How to talk to those who may not believe it’s a thing…

logo_final_7_5_15-fitPROJECT GREEN AND GREY Climate Basics: 

This is not an exhaustive paper on climate change but rather an interesting way, based on research, to talk to those on the fence or those who don’t see the wisdom in responding to this as a crisis.

From “How to convince your friends to believe in climate change. It’s not as hard as you think.” Washington Post, By Brian Palmer February 3, 2014. Based on the work of Stephan Lewandowsky, who studies this issue at the University of Bristol, these four arguments have been shown to appeal to the sort of person who rejects the idea of climate change.

  • First, frame it as a risk-management issue. We aren’t really believers or deniers on climate change; our opinions exist on a spectrum. Maybe you’re 90 percent sure climate change is real, while your neighbor sets the probability at just 20 percent. A disagreement over numbers is easier to discuss than a fundamentally different set of worldviews. Even if there’s only a 20 percent chance of rising sea levels, intensifying storm systems and crop failure, we ought to take steps to mitigate the risk. After all, your house probably won’t burn down or flood, but you still have homeowners insurance.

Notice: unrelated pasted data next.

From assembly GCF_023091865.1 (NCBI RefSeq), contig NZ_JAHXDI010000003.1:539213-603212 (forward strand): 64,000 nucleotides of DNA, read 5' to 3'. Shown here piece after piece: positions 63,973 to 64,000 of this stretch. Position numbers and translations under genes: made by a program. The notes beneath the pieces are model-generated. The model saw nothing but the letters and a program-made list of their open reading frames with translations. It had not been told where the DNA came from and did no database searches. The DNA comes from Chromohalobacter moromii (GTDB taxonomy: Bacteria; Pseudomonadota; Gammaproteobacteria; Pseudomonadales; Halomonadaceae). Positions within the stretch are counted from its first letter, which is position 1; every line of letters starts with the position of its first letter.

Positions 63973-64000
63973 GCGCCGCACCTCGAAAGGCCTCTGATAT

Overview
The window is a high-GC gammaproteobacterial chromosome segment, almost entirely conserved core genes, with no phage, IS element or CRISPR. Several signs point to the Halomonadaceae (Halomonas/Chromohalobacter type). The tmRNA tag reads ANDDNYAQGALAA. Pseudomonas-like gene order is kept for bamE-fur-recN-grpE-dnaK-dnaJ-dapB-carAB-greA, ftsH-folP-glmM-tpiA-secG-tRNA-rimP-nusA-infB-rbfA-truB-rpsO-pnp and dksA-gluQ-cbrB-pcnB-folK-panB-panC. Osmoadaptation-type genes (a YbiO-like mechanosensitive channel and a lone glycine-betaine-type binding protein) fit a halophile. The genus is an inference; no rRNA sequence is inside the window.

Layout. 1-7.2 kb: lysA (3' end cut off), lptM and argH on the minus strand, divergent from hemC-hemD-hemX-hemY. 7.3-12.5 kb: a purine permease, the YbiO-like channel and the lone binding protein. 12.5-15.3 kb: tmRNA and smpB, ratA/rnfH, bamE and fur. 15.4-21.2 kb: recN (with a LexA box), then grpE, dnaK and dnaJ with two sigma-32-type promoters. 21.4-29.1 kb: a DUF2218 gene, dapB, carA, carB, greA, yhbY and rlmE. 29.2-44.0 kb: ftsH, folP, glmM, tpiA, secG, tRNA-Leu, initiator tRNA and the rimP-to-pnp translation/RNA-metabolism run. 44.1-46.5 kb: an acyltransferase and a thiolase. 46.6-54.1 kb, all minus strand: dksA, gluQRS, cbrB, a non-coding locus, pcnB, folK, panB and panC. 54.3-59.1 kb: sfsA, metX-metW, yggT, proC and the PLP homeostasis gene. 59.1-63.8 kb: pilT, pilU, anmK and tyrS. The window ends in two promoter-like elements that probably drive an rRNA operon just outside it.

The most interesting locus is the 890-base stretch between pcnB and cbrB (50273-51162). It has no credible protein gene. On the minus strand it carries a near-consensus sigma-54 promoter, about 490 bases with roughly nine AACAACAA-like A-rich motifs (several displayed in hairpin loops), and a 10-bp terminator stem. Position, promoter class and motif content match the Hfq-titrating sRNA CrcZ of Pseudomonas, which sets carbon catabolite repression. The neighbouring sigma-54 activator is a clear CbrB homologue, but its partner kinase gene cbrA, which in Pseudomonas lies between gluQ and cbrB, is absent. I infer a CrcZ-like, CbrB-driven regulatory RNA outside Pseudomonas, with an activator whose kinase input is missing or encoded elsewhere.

• Next, talk about nuclear power. “People who are suspicious of hippies and Al Gore accept nuclear as a possible solution,” Lewandowsky says. Even if you’re personally opposed to nuclear power, this is a handy way to open climate-change rejectionists to the idea of managing the risks. From there, you can expand the discussion into other business opportunities that would arise from managing climate change, like hydrogen-powered cars or possibly solar arrays.
  • Illness terrifies all people, so it sometimes helps to emphasize the links between climate change and disease. “Mosquitoes now live at higher altitudes and spread farther from the tropics than they used to,” Lewandowsky says, “and diseases like malaria and dengue are migrating from the equator.” Nobody likes malaria, even if they’re not so bothered about the extinction of polar bears.
  • If all else fails, bring up the Pentagon. People who reject climate-change science often find the views of the Department of Defense persuasive, and the Pentagon is extremely concerned about climate change. “Large areas of the world will be submerged,” Lewandowsky explains, “and residents of Bangladesh and Pacific island nations won’t drown silently: They will migrate. Refugees sow the seeds for conflict.” The Pentagon is already considering the need to shift resources from traditional combat to humanitarian operations to address these scenarios.

Finally, don’t get your hopes up. All you can do is plant a seed.